Economic globalization, internationalism, meaning greater cooperation between countries, and the rise of democratic principles or democratization is ongoing in many parts of the world. Because of this trend, the importance of comparative law has increased significantly. Comparative law is the study of different legal systems and legislation when comparing two or more countries, both the similarities and differences compared. The study of Islamic law, Hindu law, and Chinese law are examples of comparative law; studies will include a detailed analysis of a nation’s legal system. Sujit Choudhry is an internationally recognized expert in the practice of comparative law.
Sujit Choudhry’s combination of in-depth research and field experience has made it possible for him to advise on the constitution building process for countries such as Egypt, Ukraine, South Africa, Libya, and many others. His research answers fundamental questions about the methodology used to transition from violent conflict to a peaceful democracy by using constitutional design as a tool. Dean Choudhry is currently studying the ways constitutional design can be used to transition from authoritarian to democratic rule, especially in countries that are ethnically divided.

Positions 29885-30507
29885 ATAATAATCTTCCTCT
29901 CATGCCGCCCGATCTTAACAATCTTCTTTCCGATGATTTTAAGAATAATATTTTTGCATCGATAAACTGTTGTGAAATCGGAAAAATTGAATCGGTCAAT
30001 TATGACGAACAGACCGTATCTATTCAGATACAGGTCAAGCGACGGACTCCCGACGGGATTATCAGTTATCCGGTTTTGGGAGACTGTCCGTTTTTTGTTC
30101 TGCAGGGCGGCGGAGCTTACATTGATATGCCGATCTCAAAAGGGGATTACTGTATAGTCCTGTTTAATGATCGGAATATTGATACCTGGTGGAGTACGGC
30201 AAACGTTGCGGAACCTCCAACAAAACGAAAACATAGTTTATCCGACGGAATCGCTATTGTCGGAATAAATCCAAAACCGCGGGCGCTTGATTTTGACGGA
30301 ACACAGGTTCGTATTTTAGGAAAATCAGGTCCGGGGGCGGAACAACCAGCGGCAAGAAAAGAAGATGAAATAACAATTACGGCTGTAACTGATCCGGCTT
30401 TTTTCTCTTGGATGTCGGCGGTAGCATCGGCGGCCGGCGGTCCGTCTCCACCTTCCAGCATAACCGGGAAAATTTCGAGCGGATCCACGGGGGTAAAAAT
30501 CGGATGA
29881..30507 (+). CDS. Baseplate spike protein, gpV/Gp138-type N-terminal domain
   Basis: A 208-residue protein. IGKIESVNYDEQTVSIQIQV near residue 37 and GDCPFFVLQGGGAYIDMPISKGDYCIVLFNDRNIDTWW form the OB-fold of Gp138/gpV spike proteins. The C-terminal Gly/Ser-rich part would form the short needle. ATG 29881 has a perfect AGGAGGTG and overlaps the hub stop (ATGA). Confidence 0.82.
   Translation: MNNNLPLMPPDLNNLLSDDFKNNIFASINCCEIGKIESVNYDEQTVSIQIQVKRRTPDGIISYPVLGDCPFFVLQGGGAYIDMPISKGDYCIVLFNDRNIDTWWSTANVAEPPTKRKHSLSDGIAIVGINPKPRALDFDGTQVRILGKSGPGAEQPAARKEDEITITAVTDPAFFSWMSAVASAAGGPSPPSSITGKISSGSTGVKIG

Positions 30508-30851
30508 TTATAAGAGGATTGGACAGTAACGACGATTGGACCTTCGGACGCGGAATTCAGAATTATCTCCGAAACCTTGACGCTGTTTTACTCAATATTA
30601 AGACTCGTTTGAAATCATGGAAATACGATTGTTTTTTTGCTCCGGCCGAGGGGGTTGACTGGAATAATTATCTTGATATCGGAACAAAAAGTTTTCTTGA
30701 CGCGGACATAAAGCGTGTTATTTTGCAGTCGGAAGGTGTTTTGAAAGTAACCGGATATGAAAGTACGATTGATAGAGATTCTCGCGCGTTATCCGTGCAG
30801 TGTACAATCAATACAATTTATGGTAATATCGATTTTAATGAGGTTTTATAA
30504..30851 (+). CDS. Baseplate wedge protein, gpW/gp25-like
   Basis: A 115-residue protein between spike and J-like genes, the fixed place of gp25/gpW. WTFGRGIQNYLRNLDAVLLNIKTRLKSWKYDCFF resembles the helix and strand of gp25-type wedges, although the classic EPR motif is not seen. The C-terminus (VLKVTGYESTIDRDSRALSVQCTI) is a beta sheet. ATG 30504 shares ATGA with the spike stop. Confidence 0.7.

In conjunction with his advisory work, Sujit Choudhry is involved with many organizations. He is the Founding Director of the Center for Constitutional Transitions, a university-based center, the first of its kind in the world, that organizes knowledge of constitution building. He has also served as a consultant to the World Bank Institute, is a member of the United Nations Mediation Roster and has served with several Canadian organizations, including the Governing Toronto Advisory Panel. Dean Choudhry has written over 90 articles, working papers, book chapters, and reports. Among his edited work is The Migration of Constitutional Ideas and the Constitutional Design for Divided Societies, to mention only two, there are much more.
Sujit Choudhry is a Rhodes Scholar who holds four law degrees from Oxford, Harvard, and Toronto. He served as a law clerk for Supreme Court of Canada Chief Justice, Antonio Lamer. In 2010 he was among four Canadians to receive the Trudeau Fellowship, one of the highest civilian awards in Canada. Before joining Berkeley Law, Sujit served as a law professor at the NYU School of Law and held the Scholl Chair at the Faculty of Law at the University of Toronto. During his tenure as Dean of Berkeley Law, 2014-2016, he introduced several initiatives designed to make college available to more African American and Latino students. Sujit included an Access for All fundraising campaign, designed to provide financial aid to students in need, and a special scholarship for first-generation college students. His efforts increased the proportion of minority law students by 50%.
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